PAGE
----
One application is truck liners. For years, truck liners were made with glass reinforced polyester thermosets, which were easily damaged. “The thermoplastics [liners] ended up being much more puncture proof. They would take the abuse more than the polyester thermal liners,” says Pilpel. “Most companies have switched over completely to thermoplastic [composites] now.”
3. Engineering Polymers
Morgan says the expansion of engineering resins – with long and short carbon fiber reinforced polyamides and high-performance polyphthalamides – are key drivers to the spread of thermoplastic composites. Unlike less expensive commodity resins, engineering polymers offer exceptional mechanical properties at elevated temperatures, increased stiffness and toughness, and low creep. This makes them ideal for more metal-to-plastic structural components opportunities.
For decades, Morgan says the automotive sector used “the pretty polymers” – acrylonitrile butadiene styrene and polycarbonate – to make aesthetic, interior composite parts, such as interior trim. Now, automakers are turning to polyphthalamide (PPA) thermoplastic and carbon fiber reinforced polyamide composites for more structural parts. For example, Ford uses Ultramid® short carbon fiber polyamide to manufacture a chassis part for the Shelby GT350 Mustang and has demonstrated advanced powertrain parts in long carbon fiber polyamide.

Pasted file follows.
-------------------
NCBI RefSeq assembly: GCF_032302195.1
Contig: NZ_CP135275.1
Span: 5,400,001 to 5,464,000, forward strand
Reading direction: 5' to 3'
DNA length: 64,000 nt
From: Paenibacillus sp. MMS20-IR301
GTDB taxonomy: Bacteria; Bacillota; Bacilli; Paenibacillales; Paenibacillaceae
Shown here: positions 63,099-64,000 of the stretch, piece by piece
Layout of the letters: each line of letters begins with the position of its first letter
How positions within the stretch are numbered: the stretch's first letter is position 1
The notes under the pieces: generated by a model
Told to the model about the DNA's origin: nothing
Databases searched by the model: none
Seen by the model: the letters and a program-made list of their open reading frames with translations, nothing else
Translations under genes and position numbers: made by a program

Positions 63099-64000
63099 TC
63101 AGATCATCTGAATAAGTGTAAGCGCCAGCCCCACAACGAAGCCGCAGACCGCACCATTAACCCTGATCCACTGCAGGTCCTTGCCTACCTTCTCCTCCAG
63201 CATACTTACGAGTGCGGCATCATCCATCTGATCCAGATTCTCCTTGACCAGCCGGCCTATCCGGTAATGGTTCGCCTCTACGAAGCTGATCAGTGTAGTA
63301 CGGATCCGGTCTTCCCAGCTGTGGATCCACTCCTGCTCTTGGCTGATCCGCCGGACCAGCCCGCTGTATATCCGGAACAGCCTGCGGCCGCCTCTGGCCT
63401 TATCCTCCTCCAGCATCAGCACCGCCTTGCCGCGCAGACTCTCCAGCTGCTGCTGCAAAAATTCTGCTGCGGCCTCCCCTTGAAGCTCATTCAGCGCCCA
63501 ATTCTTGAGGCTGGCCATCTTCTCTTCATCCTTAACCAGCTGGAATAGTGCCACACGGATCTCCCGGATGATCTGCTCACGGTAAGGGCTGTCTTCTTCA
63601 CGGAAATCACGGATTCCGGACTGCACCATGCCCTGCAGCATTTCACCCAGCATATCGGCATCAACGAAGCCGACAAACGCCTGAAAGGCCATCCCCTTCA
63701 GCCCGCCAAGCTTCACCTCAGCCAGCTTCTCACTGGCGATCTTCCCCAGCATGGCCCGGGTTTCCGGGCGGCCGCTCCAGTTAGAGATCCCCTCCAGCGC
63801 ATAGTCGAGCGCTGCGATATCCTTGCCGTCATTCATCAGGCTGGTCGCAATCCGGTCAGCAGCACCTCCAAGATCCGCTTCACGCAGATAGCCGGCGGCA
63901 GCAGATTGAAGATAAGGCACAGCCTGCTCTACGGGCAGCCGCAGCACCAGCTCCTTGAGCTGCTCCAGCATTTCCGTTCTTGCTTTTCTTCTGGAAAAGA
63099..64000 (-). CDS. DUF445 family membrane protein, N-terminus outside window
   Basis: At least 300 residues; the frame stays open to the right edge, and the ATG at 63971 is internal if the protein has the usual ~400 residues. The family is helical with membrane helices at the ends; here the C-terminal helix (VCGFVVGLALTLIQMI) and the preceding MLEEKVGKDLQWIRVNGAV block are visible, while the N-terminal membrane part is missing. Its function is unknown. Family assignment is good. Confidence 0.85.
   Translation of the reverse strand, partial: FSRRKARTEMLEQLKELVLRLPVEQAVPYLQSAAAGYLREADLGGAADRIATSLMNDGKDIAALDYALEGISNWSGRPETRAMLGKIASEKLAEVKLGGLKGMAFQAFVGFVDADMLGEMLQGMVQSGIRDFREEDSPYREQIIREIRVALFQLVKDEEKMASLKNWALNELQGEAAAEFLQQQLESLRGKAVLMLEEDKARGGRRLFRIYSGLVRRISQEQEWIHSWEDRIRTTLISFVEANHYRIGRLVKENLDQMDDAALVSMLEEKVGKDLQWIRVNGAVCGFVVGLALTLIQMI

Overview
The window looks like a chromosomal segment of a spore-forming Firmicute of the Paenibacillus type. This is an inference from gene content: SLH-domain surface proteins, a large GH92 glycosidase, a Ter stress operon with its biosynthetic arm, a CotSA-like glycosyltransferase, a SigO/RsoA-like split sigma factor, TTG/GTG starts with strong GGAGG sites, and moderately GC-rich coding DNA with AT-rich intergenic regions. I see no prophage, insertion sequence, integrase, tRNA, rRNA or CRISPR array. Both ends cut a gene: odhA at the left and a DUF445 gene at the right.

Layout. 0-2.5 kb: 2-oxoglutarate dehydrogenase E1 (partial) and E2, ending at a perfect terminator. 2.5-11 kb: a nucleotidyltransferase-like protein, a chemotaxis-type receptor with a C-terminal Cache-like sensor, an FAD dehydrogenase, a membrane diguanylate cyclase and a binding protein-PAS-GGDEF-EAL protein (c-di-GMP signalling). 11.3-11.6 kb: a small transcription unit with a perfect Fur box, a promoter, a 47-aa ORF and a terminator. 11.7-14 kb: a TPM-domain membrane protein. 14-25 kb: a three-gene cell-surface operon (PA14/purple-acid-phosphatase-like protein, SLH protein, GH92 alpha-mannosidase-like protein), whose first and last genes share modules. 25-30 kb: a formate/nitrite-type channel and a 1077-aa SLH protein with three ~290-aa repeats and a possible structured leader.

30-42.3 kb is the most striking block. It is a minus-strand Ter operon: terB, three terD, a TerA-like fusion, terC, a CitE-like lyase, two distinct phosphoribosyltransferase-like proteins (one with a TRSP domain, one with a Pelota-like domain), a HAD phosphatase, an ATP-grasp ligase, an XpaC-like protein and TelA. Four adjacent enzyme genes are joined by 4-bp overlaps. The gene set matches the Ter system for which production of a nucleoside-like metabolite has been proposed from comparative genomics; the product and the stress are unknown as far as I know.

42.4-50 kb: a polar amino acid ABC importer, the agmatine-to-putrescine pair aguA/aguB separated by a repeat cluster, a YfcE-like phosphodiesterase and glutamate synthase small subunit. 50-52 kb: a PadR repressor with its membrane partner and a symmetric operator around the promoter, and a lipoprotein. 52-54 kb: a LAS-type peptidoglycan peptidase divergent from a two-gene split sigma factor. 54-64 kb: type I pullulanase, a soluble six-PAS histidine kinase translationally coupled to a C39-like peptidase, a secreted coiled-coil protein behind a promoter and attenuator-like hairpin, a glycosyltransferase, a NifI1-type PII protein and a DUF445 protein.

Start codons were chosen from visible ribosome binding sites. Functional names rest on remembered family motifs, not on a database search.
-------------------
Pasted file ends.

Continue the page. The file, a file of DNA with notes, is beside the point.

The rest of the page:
Morgan says PPAs are important because they enable the conversion from heavier steel parts to lighter composite parts that wasn’t previously possible. “Engineering plastics will play a big role in helping OEMs cost effectively meet emission and fuel efficiency standards,” she says.
Morgan adds that advanced thermoplastic polymer composites also enable many digital technologies, including advanced driver-assistance systems designed to automate and enhance vehicle systems for safer driving. PPAs are used to fabricate the many censors and electrical connections these systems require because they are small, thin and light and have high temperature tolerances that allow them to be safely packed together in small spaces.
4. Compression Molding
While not as widely used as injection molding – especially in the United States – compression molding can be a lower cost alternative. “It won’t be as fast as injection molding, but if you are making fewer parts, it’s a lot less costly to build the mold,” says Pilpel.
Compression molding can also produce higher fiber parts. Pilpel says the University of Alabama at Birmingham’s Materials Processing & Applications Development Center has used selective reinforced compression molding to achieve 65 to 70 percent fiber content – a marked contrast to injection-molded parts that typically yield 30 to 40 percent. Higher fiber content can help maximize properties, especially stiffness, for applications where that is important.